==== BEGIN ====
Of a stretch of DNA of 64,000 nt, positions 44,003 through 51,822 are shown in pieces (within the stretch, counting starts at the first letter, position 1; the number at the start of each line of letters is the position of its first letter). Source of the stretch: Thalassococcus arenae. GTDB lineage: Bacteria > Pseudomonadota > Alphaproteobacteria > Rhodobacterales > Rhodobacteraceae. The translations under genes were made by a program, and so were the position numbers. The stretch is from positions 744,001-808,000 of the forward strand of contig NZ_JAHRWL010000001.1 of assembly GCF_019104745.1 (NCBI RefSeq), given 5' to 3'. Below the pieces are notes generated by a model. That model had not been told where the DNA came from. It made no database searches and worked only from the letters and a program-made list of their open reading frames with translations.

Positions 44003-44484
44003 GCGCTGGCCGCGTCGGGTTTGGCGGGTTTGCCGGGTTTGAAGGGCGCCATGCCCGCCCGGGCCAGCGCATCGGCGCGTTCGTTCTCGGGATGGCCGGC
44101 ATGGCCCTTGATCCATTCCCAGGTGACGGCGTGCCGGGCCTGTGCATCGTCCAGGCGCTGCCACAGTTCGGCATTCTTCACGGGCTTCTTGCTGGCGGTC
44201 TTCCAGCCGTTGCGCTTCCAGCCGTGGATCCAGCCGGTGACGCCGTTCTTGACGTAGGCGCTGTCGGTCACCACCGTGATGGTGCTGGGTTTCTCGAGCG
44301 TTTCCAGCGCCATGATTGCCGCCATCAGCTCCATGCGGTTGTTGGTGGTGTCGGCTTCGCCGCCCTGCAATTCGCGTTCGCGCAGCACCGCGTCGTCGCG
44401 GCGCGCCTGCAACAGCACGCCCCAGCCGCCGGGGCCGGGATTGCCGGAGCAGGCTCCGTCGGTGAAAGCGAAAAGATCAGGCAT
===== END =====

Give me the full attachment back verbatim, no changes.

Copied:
Of a stretch of DNA of 64,000 nt, positions 44,003 through 51,822 are shown in pieces (within the stretch, counting starts at the first letter, position 1; the number at the start of each line of letters is the position of its first letter). Source of the stretch: Thalassococcus arenae. GTDB lineage: Bacteria > Pseudomonadota > Alphaproteobacteria > Rhodobacterales > Rhodobacteraceae. The translations under genes were made by a program, and so were the position numbers. The stretch is from positions 744,001-808,000 of the forward strand of contig NZ_JAHRWL010000001.1 of assembly GCF_019104745.1 (NCBI RefSeq), given 5' to 3'. Below the pieces are notes generated by a model. That model had not been told where the DNA came from. It made no database searches and worked only from the letters and a program-made list of their open reading frames with translations.

Positions 44003-44484
44003 GCGCTGGCCGCGTCGGGTTTGGCGGGTTTGCCGGGTTTGAAGGGCGCCATGCCCGCCCGGGCCAGCGCATCGGCGCGTTCGTTCTCGGGATGGCCGGC
44101 ATGGCCCTTGATCCATTCCCAGGTGACGGCGTGCCGGGCCTGTGCATCGTCCAGGCGCTGCCACAGTTCGGCATTCTTCACGGGCTTCTTGCTGGCGGTC
44201 TTCCAGCCGTTGCGCTTCCAGCCGTGGATCCAGCCGGTGACGCCGTTCTTGACGTAGGCGCTGTCGGTCACCACCGTGATGGTGCTGGGTTTCTCGAGCG
44301 TTTCCAGCGCCATGATTGCCGCCATCAGCTCCATGCGGTTGTTGGTGGTGTCGGCTTCGCCGCCCTGCAATTCGCGTTCGCGCAGCACCGCGTCGTCGCG
44401 GCGCGCCTGCAACAGCACGCCCCAGCCGCCGGGGCCGGGATTGCCGGAGCAGGCTCCGTCGGTGAAAGCGAAAAGATCAGGCAT